Fitzpatrick began to lodge his complaint against Bill Bivens. Captain White adroitly pointed out that Bill Bivens no longer worked for the Sheriff’s Department. Fitzpatrick then asked White if he knew whether or not there are current MCSO officers who were serving in 2010. “I don’t know that,” White answered. “You’re going to have to go to the personnel office, which is up the street. Submit a Freedom of Information Act request to them.”
Fitzpatrick then related that by seeking an appropriate response to White’s challenge he easily located a deputy who was working for the MCSO in 2010 and revealed a shocking revelation.
I walked two-tenths of a mile away to the main courthouse, where Madisonville Mayor Tim Yates’s office is. Yates was mayor in 2010 as well. I spoke with his receptionist and asked to speak with Yates. He wouldn’t come out to meet with me, so I told her why I was there: that I was sent from Captain White’s office with a question about personnel.
Walking around town, I was able to obtain names of about five people working for the sheriff’s office in 2010 who are still there. Within 20 minutes, I was back in Capt. White’s office.
Walking back to Captain White’s office, I spotted MCSO Sheriff’s Deputy R. Moses, ironically, standing guard at the entrance to the R. Beecher Witt “trailer park” Courthouse. Deputy Moses recognized me. Moses was smoking a cigarette, and as we were talking, I remarked remembering Moses working for the MCSO back in 2010, and Moses acknowledged, “Yes.” I then asked Deputy Moses if he remembered the huge law-enforcement call-up in April 2010, and he said he did. In remembering the occurrence, Moses pointed to a window on the second story of the brick-and-mortar courthouse two blocks away. Moses said: “I was up there.” I said, “Nothing happened that day; do you remember that?” and he said, “Yeah, but it was good.” And I said, “How? Good in what way?” and Moses said, “It was good for training.”
About 20 minutes before I had the exchange with Moses, I was in White’s office telling White that the whole thing with the FBI was a hoax; it was all made up. I said, “You have officers now who know that there was never any plot to carry out any kind of violence. None of that happened.” And I told him about the podcast and Van Balen’s perjured statement, just as a perjured statement was used against Carter Page last October.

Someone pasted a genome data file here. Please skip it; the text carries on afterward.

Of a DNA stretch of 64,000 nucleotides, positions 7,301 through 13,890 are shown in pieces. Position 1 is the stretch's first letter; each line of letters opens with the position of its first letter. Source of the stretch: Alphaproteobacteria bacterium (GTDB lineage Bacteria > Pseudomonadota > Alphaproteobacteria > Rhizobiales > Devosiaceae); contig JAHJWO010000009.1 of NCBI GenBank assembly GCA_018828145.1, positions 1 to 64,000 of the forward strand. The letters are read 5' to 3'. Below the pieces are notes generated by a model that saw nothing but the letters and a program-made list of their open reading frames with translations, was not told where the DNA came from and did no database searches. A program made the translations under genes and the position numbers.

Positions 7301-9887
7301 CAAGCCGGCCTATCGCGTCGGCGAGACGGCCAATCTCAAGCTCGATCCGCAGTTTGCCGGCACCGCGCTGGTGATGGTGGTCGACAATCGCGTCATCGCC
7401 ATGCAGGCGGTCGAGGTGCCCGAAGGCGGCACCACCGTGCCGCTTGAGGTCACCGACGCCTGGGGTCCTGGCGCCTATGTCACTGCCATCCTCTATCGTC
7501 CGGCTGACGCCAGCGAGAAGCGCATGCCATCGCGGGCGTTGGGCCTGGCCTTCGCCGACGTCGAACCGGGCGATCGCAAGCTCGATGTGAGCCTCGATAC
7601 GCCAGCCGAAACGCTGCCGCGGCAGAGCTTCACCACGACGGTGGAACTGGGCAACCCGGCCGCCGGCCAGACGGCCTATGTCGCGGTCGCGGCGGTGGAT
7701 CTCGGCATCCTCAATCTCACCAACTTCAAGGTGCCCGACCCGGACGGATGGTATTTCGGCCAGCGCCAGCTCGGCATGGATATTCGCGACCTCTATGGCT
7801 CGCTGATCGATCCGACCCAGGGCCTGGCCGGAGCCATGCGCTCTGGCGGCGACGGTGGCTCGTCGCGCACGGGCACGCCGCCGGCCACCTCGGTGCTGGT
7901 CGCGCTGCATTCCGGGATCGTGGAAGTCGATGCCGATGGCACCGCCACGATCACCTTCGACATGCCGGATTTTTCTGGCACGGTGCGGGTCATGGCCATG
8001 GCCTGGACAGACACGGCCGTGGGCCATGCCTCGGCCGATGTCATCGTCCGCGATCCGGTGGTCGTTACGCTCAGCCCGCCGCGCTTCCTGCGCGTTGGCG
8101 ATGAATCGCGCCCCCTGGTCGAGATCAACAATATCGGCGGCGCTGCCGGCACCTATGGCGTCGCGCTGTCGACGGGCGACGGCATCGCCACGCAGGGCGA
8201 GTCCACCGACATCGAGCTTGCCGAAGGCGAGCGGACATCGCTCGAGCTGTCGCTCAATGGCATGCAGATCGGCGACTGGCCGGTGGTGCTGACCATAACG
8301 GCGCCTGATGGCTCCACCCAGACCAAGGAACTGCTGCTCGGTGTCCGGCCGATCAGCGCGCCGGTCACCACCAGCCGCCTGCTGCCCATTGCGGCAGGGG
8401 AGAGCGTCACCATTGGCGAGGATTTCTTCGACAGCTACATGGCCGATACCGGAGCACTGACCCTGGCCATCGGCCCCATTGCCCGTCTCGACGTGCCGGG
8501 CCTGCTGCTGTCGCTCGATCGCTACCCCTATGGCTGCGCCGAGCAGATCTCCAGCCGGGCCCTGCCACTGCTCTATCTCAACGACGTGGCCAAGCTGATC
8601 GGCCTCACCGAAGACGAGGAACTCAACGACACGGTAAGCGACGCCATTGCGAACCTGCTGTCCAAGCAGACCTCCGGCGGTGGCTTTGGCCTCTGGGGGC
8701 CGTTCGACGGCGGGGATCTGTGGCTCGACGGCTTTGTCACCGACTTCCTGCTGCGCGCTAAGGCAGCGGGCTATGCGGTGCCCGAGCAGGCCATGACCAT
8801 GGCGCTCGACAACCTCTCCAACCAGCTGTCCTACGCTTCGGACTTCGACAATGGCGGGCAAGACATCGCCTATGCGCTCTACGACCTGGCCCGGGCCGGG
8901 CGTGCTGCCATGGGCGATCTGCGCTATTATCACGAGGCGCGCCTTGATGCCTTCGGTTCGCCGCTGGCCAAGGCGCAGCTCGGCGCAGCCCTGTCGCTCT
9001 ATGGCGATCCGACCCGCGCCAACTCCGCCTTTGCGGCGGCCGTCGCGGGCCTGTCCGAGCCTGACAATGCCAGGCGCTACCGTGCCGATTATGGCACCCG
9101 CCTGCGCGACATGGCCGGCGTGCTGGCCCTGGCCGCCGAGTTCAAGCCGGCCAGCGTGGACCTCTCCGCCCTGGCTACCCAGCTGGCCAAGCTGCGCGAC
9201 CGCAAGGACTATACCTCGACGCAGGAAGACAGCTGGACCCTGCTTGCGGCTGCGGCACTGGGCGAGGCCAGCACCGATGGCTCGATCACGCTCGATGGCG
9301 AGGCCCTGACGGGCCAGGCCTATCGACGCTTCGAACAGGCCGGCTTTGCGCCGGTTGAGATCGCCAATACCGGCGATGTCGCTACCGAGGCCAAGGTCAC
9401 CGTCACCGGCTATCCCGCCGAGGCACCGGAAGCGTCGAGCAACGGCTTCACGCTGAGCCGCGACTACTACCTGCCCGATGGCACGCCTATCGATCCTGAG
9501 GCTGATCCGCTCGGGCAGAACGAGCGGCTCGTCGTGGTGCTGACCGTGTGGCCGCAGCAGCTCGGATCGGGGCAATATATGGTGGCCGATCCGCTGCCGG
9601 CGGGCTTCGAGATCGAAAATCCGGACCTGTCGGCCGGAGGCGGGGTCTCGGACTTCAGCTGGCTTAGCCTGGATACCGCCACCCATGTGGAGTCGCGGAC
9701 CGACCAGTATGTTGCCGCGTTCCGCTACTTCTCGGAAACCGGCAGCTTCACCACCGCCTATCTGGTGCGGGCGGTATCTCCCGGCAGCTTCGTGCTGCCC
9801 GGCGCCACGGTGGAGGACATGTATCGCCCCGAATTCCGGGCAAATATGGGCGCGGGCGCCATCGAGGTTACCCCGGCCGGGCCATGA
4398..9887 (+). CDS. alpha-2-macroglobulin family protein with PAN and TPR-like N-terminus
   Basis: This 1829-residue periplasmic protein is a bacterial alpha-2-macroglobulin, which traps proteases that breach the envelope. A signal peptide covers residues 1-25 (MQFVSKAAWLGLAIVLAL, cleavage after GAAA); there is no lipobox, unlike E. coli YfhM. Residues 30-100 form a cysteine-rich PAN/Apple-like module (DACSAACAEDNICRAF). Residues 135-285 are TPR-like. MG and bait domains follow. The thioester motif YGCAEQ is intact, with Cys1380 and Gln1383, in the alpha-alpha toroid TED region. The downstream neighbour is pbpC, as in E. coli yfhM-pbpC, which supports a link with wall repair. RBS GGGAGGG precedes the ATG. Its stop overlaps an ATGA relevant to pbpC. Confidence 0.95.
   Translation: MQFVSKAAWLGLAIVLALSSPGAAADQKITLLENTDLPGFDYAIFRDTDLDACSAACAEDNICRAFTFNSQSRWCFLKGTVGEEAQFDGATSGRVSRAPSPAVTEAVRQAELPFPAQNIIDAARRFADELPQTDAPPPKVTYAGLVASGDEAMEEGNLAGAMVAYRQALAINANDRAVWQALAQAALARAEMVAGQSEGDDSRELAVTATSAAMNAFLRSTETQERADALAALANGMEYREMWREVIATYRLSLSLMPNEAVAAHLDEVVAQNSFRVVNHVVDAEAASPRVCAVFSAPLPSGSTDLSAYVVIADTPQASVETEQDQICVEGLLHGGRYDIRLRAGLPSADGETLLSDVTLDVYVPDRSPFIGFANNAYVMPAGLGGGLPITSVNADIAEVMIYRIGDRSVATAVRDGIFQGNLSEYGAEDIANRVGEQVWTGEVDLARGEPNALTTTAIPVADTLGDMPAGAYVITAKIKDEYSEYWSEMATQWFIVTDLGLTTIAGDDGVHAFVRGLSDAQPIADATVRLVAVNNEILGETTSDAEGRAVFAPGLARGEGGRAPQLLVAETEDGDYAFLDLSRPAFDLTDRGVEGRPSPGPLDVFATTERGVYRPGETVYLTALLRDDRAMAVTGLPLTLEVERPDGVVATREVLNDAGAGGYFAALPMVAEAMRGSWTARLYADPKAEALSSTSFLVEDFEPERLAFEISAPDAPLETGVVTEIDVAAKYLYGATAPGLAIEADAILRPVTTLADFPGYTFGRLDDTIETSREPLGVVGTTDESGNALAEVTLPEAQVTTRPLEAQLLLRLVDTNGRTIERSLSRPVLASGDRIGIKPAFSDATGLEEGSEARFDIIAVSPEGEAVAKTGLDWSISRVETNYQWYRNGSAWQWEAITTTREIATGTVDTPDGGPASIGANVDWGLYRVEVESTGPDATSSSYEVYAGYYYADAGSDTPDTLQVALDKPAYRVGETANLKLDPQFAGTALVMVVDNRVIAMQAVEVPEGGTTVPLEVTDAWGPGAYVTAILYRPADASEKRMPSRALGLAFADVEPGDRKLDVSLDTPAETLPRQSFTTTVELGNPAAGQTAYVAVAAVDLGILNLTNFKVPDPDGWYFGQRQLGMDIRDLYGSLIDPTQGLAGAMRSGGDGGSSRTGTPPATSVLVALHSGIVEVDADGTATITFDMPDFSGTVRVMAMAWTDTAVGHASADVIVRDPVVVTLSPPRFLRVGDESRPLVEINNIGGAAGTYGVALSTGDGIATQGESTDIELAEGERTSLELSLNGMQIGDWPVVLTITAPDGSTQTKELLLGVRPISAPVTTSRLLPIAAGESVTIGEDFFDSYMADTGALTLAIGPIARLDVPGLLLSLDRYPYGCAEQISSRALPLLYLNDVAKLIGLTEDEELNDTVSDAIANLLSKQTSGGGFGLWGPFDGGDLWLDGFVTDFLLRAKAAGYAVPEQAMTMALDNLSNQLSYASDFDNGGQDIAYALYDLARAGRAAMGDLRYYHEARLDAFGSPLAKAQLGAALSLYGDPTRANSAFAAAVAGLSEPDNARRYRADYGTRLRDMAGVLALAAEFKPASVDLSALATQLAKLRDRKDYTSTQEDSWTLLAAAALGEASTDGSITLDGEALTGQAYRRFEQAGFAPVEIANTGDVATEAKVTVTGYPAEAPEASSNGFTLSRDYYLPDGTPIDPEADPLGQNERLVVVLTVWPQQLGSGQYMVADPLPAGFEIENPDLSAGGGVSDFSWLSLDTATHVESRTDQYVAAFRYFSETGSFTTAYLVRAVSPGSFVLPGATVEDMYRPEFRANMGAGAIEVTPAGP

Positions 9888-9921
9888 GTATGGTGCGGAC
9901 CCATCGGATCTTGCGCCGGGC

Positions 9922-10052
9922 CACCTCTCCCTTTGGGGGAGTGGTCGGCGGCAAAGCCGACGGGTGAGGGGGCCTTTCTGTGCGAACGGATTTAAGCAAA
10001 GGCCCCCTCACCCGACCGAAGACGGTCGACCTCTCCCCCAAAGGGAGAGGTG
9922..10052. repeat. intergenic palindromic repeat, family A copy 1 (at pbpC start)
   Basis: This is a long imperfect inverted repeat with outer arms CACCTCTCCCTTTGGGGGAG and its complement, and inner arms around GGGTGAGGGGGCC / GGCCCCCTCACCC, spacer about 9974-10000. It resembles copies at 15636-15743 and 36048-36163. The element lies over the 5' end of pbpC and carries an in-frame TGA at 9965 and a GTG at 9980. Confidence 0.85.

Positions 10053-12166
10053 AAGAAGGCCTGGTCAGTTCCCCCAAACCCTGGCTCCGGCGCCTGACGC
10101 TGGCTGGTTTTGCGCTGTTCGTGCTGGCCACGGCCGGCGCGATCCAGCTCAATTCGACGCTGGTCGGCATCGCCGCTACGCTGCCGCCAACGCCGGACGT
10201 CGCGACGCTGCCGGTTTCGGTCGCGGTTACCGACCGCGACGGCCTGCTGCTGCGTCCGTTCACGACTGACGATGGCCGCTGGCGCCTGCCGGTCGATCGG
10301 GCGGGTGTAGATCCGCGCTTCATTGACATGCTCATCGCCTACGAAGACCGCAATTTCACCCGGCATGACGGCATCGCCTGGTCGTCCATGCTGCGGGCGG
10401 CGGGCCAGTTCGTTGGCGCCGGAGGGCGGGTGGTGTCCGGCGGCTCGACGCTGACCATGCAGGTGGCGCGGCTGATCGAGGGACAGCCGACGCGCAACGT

That got White’s attention, and he stood up to see me out. When he returned to find me back there, I told him, “I’ve got names. These are the names of the people who are here now and were there in 2010.”
Captain White then took my criminal complaint.
Bill Bivens had sought a third consecutive four-year term in 2014 when he was defeated by Republican Randy White. However, Bivens filed suit against White, claiming he was ineligible, with which a judge ultimately agreed. White was removed from office, and the Monroe County Commission voted to replace him with Tommy Jones II out of a host of eight candidates, including Bivens.
According to the Advocate & Democrat, Jones hired White to be his chief deputy but fired him after reportedly finding that White’s renewed run for sheriff this year “was affecting his duties.”
In 2016, a special election was held in which Bivens competed but did not prevail against Jones, who is now the incumbent. Patrick Upton, currently a Loudon County detective, is also a declared candidate, and Tonia Norwood may also seek the office.
[Editor’s Note: This story will be continued in a near-future installment.]
Sharon Rondeau has operated The Post & Email since April 2010, focusing on the Obama birth certificate investigation and other government corruption news. She has reported prolifically on constitutional violations within Tennessee’s prison and judicial systems.